Markets swinging to the Bernanke two-step

Grains and Oilseeds: September corn closed at $5.45 ½, down 15 1/4c, its biggest monthly drop since March on adequate global supplies and farmers are reported a record crop in 2013. Stockpiles in the U.S. should more than double by the beginning of the 2014 harvest according to the USDA. We prefer the sidelines. September wheat closed at $6.81 per bushel, down 1 14c also tied to the USDA report. November soybeans closed at $12.57 ¼ per bushel, down 33 3/4c also tied to the USDA report indicating a strong recovery in production and lower prices. We prefer the sidelines after having been bullish for beans.Previous concerns over possible weather damage did not materialize. The monthly USDA report on Thursday forecast large fall crops for beans and corn. Stay out for now.

Meats: August cattle closed at $1.2170 per pound, down 0.22c while August hogs lost 0.57c to 94.70 cents per pound. The decline in U.S. exports the main factor in the weakness. Recent price gains in cattle after the June lows could continue but we prefer the sidelines. Hogs remain centered in the recent range from May to June and could go either way. Stay out for now.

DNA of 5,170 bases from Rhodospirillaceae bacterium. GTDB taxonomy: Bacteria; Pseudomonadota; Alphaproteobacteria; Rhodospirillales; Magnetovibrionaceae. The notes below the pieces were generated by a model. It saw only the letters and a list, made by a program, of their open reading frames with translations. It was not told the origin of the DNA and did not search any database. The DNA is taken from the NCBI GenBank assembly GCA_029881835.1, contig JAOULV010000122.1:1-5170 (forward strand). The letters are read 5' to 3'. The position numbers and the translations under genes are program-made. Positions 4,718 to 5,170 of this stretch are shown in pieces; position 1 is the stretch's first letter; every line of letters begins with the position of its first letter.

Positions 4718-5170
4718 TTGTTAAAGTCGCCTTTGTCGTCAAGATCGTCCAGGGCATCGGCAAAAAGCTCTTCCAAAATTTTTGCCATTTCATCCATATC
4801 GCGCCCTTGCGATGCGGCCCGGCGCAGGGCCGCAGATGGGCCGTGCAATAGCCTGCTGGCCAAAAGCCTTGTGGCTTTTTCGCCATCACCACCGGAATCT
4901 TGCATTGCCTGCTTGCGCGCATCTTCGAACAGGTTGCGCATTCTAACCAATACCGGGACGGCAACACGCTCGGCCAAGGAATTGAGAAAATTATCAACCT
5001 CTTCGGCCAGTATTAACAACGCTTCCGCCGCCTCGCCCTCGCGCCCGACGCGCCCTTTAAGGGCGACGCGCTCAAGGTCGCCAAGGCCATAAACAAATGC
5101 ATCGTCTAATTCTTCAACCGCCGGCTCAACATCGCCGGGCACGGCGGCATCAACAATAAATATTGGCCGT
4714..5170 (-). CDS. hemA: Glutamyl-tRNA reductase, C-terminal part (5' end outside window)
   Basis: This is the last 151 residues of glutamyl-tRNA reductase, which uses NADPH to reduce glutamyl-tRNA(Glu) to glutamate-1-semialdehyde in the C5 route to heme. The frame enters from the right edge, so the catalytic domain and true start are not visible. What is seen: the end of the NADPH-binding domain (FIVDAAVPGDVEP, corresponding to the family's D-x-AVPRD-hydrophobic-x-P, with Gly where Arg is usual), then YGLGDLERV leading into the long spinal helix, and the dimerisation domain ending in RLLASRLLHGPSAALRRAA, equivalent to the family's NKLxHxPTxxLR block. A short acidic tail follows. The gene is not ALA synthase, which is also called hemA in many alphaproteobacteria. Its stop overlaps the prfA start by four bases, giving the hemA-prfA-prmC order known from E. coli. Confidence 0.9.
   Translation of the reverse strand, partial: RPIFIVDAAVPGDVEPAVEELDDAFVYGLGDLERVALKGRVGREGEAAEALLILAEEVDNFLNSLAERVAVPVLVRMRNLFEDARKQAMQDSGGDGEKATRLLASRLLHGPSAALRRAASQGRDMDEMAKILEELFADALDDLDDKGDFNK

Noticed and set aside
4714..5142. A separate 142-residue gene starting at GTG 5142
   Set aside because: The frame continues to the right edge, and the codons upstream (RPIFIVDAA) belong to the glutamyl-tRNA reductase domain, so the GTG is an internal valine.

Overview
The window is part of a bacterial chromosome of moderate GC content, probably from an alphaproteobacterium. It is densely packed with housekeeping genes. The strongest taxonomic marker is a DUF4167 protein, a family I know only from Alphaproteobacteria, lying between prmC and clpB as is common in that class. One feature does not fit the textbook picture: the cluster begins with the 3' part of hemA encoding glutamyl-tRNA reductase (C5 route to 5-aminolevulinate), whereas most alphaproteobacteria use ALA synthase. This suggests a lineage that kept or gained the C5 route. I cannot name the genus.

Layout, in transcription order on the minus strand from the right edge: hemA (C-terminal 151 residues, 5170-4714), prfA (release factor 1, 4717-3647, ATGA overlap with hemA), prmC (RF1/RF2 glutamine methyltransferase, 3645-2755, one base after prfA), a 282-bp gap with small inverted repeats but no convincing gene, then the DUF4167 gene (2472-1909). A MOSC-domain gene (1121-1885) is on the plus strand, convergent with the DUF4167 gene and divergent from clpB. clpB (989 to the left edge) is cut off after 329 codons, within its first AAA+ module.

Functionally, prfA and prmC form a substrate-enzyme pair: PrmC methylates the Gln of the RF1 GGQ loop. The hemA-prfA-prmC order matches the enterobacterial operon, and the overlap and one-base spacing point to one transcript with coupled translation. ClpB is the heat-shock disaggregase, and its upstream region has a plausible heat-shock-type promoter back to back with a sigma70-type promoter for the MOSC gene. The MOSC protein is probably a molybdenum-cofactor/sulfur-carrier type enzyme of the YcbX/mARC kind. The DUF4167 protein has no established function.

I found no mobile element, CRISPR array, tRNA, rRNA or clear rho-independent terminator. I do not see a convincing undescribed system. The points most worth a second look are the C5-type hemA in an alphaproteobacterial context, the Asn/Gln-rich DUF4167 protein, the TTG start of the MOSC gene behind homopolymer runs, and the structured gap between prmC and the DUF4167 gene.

Coffee, Cocoa and Sugar: September coffee closed at $1.194 per pound, down 4c on indications that the Brazilian harvest will avoid any frost damage and will produce the third largest harvest ever. We continue to prefer the sidelines. September cocoa closed at $2,232 per tonne, down 0.3% but only after trading at $2.260, the highest level for the front month since mid June. Traders are awaiting the U.S. and European cocoa grinds which would give an indication of demand. We prefer the sidelines. October sugar closed at 16.06c per pound down 0.2% tied to ongoing weakness in the Brazilian real. The weak currency prompts growers to sell in order to maintain the level of reals for their product. Stay out for now.

Cotton: December cotton closed at 85.08c per pound, up 34 points tied to lower USDA reported cotton stocks. Increased estimates for ending stocks could continue to pressure prices going forward. We prefer the sidelines.

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About the Author
John Caiazzo

John has over 40 years experience at major U.S. Brokerage firms as Manager and Director of various International Divisions and is the founder of his own trading and brokerage firms. Over the years John has gained a wealth of knowledge and experience in all aspects of investments and trading. He was also a floor trader at the Commodity Exchange in New York. He formed Acuvest in 1999 and can be reached at futures@acuvest.com.

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